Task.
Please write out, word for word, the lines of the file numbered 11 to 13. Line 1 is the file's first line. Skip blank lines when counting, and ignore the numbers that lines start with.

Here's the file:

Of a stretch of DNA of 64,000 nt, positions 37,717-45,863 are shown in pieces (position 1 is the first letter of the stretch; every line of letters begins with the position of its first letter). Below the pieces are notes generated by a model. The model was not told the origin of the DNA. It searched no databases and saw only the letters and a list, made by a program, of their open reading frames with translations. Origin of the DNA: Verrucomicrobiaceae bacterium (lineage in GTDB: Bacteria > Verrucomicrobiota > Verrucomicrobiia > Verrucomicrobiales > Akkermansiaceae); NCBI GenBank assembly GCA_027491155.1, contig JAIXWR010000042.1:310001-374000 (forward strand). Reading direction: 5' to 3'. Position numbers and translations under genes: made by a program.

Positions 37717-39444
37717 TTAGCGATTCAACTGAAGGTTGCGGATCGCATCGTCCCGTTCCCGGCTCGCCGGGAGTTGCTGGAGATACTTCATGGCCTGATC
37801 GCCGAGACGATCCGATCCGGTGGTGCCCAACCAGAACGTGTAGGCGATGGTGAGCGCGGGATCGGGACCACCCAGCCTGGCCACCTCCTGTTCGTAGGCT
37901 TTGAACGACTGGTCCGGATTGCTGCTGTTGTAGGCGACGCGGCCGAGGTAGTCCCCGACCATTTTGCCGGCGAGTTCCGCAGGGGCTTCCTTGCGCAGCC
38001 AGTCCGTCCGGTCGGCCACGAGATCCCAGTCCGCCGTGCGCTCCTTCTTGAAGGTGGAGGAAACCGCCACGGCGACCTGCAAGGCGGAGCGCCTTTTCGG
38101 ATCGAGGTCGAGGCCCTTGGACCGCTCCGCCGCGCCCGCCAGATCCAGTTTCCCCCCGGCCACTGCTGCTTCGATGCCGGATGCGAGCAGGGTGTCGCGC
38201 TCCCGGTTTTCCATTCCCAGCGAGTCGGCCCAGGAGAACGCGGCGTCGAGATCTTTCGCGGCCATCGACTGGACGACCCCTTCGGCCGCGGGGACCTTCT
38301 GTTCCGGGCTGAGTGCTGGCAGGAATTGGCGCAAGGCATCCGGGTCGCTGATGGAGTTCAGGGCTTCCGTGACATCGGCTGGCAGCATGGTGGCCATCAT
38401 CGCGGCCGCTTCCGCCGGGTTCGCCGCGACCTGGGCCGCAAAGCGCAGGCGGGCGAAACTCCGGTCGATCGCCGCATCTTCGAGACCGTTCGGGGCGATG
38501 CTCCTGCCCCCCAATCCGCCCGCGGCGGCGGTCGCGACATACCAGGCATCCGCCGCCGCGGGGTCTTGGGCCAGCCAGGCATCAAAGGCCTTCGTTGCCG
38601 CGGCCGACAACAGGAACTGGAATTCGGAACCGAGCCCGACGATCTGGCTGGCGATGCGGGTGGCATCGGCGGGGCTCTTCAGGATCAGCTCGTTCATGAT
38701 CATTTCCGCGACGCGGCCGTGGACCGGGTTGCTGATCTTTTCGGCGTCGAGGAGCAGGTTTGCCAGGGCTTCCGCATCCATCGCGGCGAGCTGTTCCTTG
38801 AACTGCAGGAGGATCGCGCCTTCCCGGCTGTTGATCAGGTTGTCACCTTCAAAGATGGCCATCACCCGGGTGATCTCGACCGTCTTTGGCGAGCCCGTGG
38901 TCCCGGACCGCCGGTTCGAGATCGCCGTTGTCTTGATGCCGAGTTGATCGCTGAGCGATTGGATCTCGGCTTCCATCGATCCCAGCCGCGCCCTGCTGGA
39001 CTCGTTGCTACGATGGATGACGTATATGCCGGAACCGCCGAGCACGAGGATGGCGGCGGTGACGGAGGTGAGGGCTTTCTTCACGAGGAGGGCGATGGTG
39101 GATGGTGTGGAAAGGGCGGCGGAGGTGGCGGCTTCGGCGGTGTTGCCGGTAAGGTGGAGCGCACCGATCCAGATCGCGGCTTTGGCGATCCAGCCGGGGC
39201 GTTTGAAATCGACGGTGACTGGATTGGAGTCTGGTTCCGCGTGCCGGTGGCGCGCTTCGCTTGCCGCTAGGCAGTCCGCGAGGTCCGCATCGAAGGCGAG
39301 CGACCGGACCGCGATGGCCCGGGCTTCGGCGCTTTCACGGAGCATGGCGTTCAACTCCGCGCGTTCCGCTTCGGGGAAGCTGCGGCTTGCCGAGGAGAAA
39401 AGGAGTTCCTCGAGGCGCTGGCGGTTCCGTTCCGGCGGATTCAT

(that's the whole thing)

38501 CTCCTGCCCCCCAATCCGCCCGCGGCGGCGGTCGCGACATACCAGGCATCCGCCGCCGCGGGGTCTTGGGCCAGCCAGGCATCAAAGGCCTTCGTTGCCG
38601 CGGCCGACAACAGGAACTGGAATTCGGAACCGAGCCCGACGATCTGGCTGGCGATGCGGGTGGCATCGGCGGGGCTCTTCAGGATCAGCTCGTTCATGAT
38701 CATTTCCGCGACGCGGCCGTGGACCGGGTTGCTGATCTTTTCGGCGTCGAGGAGCAGGTTTGCCAGGGCTTCCGCATCCATCGCGGCGAGCTGTTCCTTG